Brill’s New Pauly

Get access Subject: Classical Studies
Edited by: Hubert Cancik and Helmuth Schneider (Antiquity) and Manfred Landfester (Classical Tradition).
English translation edited by Christine F. Salazar (Antiquity) and Francis G. Gentry (Classical Tradition)

Brill´s New Pauly is the English edition of the authoritative Der Neue Pauly, published by Verlag J.B. Metzler since 1996. The encyclopaedic coverage and high academic standard of the work, the interdisciplinary and contemporary approach and clear and accessible presentation have made the New Pauly the unrivalled modern reference work for the ancient world. The section on Antiquity of Brill´s New Pauly are devoted to Greco-Roman antiquity and cover more than two thousand years of history, ranging from the second millennium BC to early medieval Europe. Special emphasis is given to the interaction between Greco-Roman culture on the one hand, and Semitic, Celtic, Germanic, and Slavonic culture, and ancient Judaism, Christianity, and Islam on the other hand. The section on the Classical Tradition is uniquely concerned with the long and influential aftermath of antiquity and the process of continuous reinterpretation and revaluation of the ancient heritage, including the history of classical scholarship. Brill´s New Pauly presents the current state of traditional and new areas of research and brings together specialist knowledge from leading scholars from all over the world. Many entries are elucidated with maps and illustrations and the English edition will include updated bibliographic references.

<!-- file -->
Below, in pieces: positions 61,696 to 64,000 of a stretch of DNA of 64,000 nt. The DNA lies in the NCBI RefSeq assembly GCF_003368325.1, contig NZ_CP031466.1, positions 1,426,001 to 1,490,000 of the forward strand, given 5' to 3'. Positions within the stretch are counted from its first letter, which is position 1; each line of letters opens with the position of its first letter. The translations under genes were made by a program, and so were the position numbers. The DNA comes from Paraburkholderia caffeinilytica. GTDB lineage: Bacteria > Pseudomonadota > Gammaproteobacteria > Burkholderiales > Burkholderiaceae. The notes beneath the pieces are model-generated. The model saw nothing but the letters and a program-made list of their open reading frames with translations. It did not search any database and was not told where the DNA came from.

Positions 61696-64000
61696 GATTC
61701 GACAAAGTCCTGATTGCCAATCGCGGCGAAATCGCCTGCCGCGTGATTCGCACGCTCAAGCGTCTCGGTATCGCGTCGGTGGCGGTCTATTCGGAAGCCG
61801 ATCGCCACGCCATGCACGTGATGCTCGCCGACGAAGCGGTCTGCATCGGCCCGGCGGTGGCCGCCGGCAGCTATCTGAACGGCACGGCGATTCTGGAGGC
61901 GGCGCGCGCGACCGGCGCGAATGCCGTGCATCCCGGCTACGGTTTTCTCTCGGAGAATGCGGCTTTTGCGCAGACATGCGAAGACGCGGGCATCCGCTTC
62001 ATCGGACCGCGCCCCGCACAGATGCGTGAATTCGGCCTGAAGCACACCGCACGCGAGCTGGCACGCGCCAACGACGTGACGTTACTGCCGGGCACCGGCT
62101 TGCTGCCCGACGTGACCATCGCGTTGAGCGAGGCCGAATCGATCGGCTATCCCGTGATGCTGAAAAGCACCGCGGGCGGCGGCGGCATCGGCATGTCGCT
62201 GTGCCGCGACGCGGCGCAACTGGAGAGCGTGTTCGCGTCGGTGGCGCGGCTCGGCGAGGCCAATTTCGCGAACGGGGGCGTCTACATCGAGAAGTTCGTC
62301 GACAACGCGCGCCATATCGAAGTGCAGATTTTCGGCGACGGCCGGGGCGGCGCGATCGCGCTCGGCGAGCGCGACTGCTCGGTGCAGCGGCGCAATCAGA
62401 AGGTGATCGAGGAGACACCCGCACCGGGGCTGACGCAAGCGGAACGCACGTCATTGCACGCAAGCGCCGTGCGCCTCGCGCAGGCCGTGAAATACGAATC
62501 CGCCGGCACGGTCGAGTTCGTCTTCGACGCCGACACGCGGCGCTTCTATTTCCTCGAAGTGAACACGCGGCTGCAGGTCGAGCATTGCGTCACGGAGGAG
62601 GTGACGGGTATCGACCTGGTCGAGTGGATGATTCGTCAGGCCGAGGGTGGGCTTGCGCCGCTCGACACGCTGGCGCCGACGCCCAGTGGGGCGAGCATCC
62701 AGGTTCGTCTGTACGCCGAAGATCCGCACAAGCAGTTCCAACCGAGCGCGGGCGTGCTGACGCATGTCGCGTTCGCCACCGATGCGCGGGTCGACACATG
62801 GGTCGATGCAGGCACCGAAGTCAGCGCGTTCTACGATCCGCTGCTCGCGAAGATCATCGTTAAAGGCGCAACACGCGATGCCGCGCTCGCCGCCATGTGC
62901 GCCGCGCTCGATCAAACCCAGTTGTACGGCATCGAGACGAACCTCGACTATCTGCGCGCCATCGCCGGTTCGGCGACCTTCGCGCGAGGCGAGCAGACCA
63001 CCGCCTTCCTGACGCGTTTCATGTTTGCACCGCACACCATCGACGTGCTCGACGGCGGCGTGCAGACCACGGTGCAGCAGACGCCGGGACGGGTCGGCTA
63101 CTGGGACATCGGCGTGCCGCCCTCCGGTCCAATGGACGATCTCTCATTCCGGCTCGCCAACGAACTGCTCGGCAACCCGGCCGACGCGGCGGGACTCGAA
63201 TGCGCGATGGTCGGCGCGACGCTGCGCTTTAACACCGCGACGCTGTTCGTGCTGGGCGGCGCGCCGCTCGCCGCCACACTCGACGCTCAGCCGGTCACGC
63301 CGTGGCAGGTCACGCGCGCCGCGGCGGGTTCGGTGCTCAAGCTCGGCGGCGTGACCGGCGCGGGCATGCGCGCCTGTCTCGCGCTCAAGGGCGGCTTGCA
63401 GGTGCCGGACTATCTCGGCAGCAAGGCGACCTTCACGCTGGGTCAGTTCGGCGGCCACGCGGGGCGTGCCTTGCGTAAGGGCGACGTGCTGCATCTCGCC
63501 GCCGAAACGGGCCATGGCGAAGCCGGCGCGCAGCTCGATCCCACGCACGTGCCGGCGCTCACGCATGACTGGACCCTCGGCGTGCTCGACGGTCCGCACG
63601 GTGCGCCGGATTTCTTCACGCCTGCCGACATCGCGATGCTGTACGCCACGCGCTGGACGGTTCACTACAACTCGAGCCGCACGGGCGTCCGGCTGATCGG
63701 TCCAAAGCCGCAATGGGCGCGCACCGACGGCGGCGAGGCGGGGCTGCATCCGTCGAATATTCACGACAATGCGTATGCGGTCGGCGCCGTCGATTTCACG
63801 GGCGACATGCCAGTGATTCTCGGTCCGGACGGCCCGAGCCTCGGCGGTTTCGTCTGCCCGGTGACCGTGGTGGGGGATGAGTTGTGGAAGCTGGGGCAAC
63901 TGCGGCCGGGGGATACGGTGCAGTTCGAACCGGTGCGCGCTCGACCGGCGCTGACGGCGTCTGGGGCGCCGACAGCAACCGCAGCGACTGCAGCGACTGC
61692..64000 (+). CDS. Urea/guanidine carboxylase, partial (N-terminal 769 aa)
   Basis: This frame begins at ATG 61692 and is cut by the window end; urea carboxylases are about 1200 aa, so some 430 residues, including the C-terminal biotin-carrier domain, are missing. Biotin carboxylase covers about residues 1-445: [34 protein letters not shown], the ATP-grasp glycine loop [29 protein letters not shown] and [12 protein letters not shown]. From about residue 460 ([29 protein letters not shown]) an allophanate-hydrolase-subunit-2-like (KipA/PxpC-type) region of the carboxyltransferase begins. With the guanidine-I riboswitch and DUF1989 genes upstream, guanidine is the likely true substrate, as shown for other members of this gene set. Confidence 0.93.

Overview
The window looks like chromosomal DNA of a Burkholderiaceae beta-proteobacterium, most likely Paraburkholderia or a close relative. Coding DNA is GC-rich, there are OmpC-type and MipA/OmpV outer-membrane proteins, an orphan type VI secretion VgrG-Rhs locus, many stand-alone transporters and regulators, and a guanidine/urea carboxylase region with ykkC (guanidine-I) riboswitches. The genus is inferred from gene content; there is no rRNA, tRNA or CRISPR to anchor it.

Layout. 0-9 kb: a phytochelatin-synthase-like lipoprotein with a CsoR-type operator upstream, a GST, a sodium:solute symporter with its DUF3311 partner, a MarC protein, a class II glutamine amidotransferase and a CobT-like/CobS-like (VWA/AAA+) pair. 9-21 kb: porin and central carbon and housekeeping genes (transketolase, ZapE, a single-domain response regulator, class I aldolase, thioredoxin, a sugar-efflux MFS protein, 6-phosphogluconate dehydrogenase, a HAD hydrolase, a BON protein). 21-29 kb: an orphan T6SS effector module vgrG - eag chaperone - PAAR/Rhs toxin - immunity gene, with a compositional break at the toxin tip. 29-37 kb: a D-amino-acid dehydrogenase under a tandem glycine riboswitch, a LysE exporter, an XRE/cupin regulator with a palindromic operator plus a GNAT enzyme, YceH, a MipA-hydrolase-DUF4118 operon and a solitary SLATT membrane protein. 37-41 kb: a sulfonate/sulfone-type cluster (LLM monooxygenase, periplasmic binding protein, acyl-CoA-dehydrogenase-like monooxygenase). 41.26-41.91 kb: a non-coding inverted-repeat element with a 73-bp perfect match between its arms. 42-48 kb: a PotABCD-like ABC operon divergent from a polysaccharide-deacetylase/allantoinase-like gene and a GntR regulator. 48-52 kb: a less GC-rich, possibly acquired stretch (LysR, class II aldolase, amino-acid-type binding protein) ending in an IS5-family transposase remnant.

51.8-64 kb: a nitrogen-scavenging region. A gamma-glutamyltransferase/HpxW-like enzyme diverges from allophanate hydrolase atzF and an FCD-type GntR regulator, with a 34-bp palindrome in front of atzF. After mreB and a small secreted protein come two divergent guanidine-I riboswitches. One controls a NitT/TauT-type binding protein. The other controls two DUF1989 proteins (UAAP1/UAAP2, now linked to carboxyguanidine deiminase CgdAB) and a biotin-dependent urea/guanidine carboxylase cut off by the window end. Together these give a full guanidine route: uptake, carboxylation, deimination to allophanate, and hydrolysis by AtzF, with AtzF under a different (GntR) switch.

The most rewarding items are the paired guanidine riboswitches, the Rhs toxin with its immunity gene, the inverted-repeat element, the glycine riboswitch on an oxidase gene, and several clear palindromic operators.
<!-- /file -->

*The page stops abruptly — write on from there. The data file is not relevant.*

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Tarphe

(48 words)

Author(s): Daverio Rocchi, Giovanna (Milan)
[German version] (Τάρφη/ Tárphē). City in eastern Locris (Hom. Il. 2,533); according to  Str. 9,4,6  the original place name of Pharygae (cf. Steph. Byz. s. v. Τ.; s. v. Φαρύγαι; s. v. Θρόνιον). Location unknown. Daverio Rocchi, Giovanna (Milan) Bibliography E. W. Kase et al., The Great Isthmus Corridor Route, vol. 1, 1991, 88.

Tarquinii

(779 words)

Author(s): Camporeale, Giovannangelo (Florence)
[German version] This item can be found on the following maps: Umbri, Umbria | Villanova Culture | Etrusci, Etruria | Etrusci, Etruria | Italy, languages | Colonization (Tarquinia, Etruscan Tarch(u)na). Etruscan city on the left bank of the Marta, c. 8 km from the coast. The ancient city was on the high plateau Pian di Civita, 4 km SE of the modern Tarquinia. The oldest finds are from the 13th/12th cents. BC; in the 9th-8th cents. (Villanova Culture), the large number of graves (Pozzetto tombs, mostly cremations; urns bic…

Tarquinius

(1,599 words)

Author(s): Schirmer, Brigitte | Müller, Christian (Bochum) | Fündling, Jörg (Bonn)
[German version] [1] Nomen gentile The name T. is the Latinized form of an Ancient Etruscan nomen gentile * tarq/χ u-na, from which the Latin name was derived by means of the -i̯o suffix inherited from the indo-European basic form. In Etruscan itself, the name in the form tarq/χ una is not attested; instances of a basic form * tarq/χ-  from the Archaic period are rare (cf. perhaps tarχ umenaia [1. 251, Cl 2.8], tarχ elnas [1. 86, Vs 1.2]). Inherited forms occur in Late Etruscan in the nomina gentilia tarcna/tarχ na ( cf. tarcnai, tar χ nas from the Tomba delle Iscrizioni, Caere, CIE 5907-5974; t…

Tarquitius

(422 words)

Author(s): Elvers, Karl-Ludwig (Bochum) | Haase, Mareile (Toronto) | Eck, Werner (Cologne)
Roman nomen gentile of Etruscan origin (in Antiquity probably seen as a variant of Tarquinius , cf. Fest. 496). Elvers, Karl-Ludwig (Bochum) I. Republican period [German version] [I 1] T. Priscus Technical author, 1st cent. BC? Latin writer perhaps of the 1st cent. BC (cf. Verg. Catal. 5,3); mentioned in Macrobius [1] (Sat. 3,20,3; 5. cent. BC) as the author of an ostentarium arborarium (Etrusci, Etruria III with ill. on Etrusca disciplina), probably an ordered and annotated list of trees and shrubs ( arbores) of significance in divination. T. may also be meant in Plin. HN 2; …

Tarracina

(210 words)

Author(s): Uggeri, Giovanni (Florence)